Presidio Picnic returns to the Main Parade Ground Lawn of The Presidio. Open every Sunday from 11 am-4 pm.  Bring a blanket (and be sure to be careful where you put it - lots of dog poo on the lawn) and enjoy food trucks, drinks and music. @KarltheFog may be on duty so be sure to have a jacket handy. April 10.

Tuesday, April 5, 2016

Jean-Honoré Fragonard

Today's birthday guy is Fragonard - could not be different that yesterday's guy.

April 05, 1732. Jean-Honoré Fragonard (5 April 1732 - 22 August 1806) was a French painter and printmaker whose late Rococo manner was distinguished by remarkable facility, exuberance, and hedonism. One of the most prolific artists active in the last decades of the Ancien Régime, Fragonard produced more than 550 paintings (not counting drawings and etchings), of which only five are dated. Among his most popular works are genre paintings conveying an atmosphere of intimacy and veiled eroticism. In this image: A man visits an exhibition of French Baroque painter Jean-Honoré Fragonard's works at CaixaForum Museum, on Thursday 09 November 2006 in Barcelona, Catalonia, northeastern Spain. The exhibition features 120 works including paintings by Fragonard, Renbrandt, Ruysdael, Tiepolo, Boucher and Grimou.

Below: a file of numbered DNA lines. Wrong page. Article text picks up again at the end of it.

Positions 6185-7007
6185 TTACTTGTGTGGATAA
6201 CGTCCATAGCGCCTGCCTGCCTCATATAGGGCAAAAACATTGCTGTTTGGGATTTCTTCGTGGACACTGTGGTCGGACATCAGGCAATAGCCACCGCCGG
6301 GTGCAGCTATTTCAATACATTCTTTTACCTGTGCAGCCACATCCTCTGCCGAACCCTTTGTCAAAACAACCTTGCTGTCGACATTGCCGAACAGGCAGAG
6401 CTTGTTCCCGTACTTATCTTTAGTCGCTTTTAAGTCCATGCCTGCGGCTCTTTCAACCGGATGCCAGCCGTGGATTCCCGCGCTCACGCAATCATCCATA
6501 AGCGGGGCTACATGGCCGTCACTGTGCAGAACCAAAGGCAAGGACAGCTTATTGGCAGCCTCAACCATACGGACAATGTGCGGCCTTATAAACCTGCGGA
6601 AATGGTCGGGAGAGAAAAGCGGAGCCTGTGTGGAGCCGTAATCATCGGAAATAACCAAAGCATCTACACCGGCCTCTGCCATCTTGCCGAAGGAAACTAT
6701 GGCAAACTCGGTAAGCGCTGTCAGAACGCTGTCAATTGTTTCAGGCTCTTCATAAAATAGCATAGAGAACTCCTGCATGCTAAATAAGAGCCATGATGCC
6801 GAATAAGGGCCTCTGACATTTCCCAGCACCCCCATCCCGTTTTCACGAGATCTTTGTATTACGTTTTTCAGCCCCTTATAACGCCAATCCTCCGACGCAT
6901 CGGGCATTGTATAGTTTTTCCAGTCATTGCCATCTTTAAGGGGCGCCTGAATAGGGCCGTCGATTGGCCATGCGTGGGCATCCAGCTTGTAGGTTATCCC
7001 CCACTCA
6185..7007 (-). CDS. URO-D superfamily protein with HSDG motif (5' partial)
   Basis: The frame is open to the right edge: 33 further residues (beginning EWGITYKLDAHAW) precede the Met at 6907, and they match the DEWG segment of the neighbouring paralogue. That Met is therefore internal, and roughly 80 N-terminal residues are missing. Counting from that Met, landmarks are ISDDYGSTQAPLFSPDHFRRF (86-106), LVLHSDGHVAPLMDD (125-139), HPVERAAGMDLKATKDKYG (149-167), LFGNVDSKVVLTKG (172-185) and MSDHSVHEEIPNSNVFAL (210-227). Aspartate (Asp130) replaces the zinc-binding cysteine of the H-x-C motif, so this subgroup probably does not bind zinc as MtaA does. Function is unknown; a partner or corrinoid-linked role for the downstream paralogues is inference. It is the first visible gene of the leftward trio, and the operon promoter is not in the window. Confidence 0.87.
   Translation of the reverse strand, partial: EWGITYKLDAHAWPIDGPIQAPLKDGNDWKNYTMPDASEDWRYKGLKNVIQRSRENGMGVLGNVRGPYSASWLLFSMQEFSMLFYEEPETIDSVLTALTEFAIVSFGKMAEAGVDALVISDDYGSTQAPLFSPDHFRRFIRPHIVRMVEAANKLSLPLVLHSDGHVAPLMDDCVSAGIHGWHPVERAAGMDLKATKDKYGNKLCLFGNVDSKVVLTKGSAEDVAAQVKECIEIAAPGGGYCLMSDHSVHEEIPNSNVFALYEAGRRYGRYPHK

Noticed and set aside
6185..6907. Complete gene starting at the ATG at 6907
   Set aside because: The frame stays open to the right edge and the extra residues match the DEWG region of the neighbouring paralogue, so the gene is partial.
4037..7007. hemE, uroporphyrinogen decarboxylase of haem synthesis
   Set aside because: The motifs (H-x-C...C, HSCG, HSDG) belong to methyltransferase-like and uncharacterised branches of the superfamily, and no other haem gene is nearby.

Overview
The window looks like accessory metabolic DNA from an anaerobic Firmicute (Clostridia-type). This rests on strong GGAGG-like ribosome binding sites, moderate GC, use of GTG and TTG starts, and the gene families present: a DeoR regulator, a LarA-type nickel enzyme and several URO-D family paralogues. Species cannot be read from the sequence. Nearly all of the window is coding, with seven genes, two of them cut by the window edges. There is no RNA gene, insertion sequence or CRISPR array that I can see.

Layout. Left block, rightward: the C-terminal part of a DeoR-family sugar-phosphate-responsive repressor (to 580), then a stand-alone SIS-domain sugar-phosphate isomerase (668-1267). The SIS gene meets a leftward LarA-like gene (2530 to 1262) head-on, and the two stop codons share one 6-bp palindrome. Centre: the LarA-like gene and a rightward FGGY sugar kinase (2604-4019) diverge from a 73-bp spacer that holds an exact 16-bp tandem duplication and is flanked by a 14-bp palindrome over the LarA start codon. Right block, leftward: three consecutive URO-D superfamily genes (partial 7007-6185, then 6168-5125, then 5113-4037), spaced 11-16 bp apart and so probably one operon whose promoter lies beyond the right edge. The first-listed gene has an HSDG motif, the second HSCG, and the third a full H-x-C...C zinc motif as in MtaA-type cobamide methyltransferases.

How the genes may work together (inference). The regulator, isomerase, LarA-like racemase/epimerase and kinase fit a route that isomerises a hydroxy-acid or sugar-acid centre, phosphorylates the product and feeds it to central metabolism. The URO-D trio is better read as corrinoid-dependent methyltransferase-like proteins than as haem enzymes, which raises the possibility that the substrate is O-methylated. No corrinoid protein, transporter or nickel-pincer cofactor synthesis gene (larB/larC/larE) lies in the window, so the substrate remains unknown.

While Fragonard was primarily a figure painter, he was also a gifted landscape painter, influenced by Dutch views of the previous century, as well as by scenes in France and Italy. He made several drawings that are variations of this subject and larger that the present panel (one sheet is in the Petit Palais, Paris). He often showed light entering a relatively dark space through an arched opening. If the trees are plane trees, then he may have been inspired by an allée in the South of France.

Monday, April 4, 2016

April 04, 1876. Maurice de Vlaminck

April 04, 1876. Maurice de Vlaminck (4 April 1876 - 11 October 1958) was a French painter. Along with André Derain and Henri Matisse he is considered one of the principal figures in the Fauve movement, a group of modern artists who from 1904 to 1908 were united in their use of intense color. In this image: A member of public reads the information panel for the Maurice de Vlaminck (1876-1958) painting titled 'Le Jardinier' during a pre-sale preview held in London, Thursday June. 16, 2005.